Annual oil changes, without substantial milage, is not required, IMO. Operator manuals, supplied by MH manufactures, are filled with CYA stuff. The same thing applies to engine manufacturers, to some degree. They are all based on use in extreme conditions. I winter in Yuma AZ and the MH sits for 5 months. I don't start it every month to bring it up to operating temperature. I have operated this way for years and I defy anyone to find any detrimental affects. I would think the best procedure would be to have your engine oil analyzed chemically. A $25 analysis is far cheaper than an unnecessary $200 oil change. It is my understanding that trucking company's use this procedure and can extend oil changes to one or two hundred thousand miles. One last comment, diesel powered farm equipment are often used only about three months and them sit idle for nine months and last for many years. I'm sure the owner does not run the equipment every month.

If your MH is not subjected to extreme temperature variations, while parked, then use common sense.

Jim E

mikron 09-20-2011 10:00 AM

Thanks for the replys, feel better about looking. ebays deals are mostley repos and that could be a problem.

mikron 09-20-2011 10:05 AM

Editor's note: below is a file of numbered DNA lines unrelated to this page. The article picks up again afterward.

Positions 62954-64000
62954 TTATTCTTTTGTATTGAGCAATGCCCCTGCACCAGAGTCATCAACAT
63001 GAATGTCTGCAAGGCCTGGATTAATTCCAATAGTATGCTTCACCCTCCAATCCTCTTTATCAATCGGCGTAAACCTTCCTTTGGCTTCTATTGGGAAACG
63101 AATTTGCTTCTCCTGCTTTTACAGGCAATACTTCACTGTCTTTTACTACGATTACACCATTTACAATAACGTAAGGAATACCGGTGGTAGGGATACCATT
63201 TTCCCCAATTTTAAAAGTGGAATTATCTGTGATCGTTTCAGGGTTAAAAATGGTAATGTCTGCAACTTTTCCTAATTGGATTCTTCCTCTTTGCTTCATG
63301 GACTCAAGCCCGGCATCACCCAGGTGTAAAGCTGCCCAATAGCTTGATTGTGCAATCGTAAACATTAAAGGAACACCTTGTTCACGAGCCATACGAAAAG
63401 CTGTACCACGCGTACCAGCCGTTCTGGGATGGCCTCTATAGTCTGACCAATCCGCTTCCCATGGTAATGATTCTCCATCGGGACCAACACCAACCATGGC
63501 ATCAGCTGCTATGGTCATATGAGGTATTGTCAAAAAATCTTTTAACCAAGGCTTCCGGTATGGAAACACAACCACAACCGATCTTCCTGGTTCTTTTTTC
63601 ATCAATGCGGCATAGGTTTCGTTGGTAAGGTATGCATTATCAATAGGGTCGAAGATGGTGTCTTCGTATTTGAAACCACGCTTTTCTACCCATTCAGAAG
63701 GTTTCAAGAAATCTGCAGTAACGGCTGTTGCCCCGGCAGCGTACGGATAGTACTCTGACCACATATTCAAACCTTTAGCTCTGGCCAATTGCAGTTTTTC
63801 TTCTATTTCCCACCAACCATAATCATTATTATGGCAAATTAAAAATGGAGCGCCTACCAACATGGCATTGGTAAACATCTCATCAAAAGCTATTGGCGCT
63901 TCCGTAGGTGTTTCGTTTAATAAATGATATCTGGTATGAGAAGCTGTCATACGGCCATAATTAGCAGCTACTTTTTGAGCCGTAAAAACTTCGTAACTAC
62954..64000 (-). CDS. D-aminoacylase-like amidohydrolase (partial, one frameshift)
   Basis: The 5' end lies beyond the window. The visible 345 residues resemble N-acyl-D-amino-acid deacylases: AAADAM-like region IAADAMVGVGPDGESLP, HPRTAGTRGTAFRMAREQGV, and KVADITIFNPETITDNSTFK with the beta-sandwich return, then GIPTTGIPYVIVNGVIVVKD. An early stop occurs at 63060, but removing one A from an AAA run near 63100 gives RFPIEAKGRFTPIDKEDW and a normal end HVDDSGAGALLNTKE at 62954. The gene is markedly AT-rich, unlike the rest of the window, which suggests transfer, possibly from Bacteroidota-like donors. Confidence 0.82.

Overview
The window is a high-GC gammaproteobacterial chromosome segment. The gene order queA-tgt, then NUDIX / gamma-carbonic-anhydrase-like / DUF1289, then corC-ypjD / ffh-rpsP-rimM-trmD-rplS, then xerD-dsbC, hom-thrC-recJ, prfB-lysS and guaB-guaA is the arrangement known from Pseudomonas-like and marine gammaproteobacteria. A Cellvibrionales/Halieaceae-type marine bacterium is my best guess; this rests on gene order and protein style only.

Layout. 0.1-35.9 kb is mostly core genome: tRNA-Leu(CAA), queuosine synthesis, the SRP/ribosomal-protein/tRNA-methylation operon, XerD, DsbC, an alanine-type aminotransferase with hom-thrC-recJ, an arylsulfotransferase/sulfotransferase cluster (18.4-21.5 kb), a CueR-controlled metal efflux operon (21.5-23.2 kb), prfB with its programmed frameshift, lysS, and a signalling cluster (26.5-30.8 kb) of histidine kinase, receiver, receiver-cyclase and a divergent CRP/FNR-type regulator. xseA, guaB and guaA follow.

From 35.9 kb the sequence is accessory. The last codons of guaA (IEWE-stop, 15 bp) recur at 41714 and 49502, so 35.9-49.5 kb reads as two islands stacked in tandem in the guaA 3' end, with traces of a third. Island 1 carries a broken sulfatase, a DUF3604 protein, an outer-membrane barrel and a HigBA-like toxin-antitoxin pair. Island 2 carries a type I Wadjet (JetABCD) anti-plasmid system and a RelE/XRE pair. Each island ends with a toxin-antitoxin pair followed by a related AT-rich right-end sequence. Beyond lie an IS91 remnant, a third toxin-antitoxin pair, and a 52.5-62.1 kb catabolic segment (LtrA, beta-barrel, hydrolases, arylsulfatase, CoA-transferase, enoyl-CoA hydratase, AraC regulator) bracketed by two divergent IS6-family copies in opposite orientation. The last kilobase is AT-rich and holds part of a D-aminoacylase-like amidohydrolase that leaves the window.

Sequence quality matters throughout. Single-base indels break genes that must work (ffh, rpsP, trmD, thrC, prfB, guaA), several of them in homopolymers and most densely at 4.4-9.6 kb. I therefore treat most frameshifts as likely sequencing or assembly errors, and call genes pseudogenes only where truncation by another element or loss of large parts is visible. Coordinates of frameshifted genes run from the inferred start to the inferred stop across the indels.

Quote:

Originally Posted by Pairajays (Post 963117)
I think the answer would depend on the home location, ie, where it is parked when not in use. If it is located in the Eastern part of the country where high humidity and extremely high temperatures variations exist, then it "could" be a problem. But, that is a problem with any internal combustion engine, diesel or gasoline. Take this for what it is worth, IMO most of the negatives opinions, about this subject, expressed on these forums are BS. I mean no disrespect to anyone. Personal experiences may have some merit but without substantial background information, it would be suspect.

Annual oil changes, without substantial milage, is not required, IMO. Operator manuals, supplied by MH manufactures, are filled with CYA stuff. The same thing applies to engine manufacturers, to some degree. They are all based on use in extreme conditions. I winter in Yuma AZ and the MH sits for 5 months. I don't start it every month to bring it up to operating temperature. I have operated this way for years and I defy anyone to find any detrimental affects. I would think the best procedure would be to have your engine oil analyzed chemically. A $25 analysis is far cheaper than an unnecessary $200 oil change. It is my understanding that trucking company's use this procedure and can extend oil changes to one or two hundred thousand miles. One last comment, diesel powered farm equipment are often used only about three months and them sit idle for nine months and last for many years. I'm sure the owner does not run the equipment every month.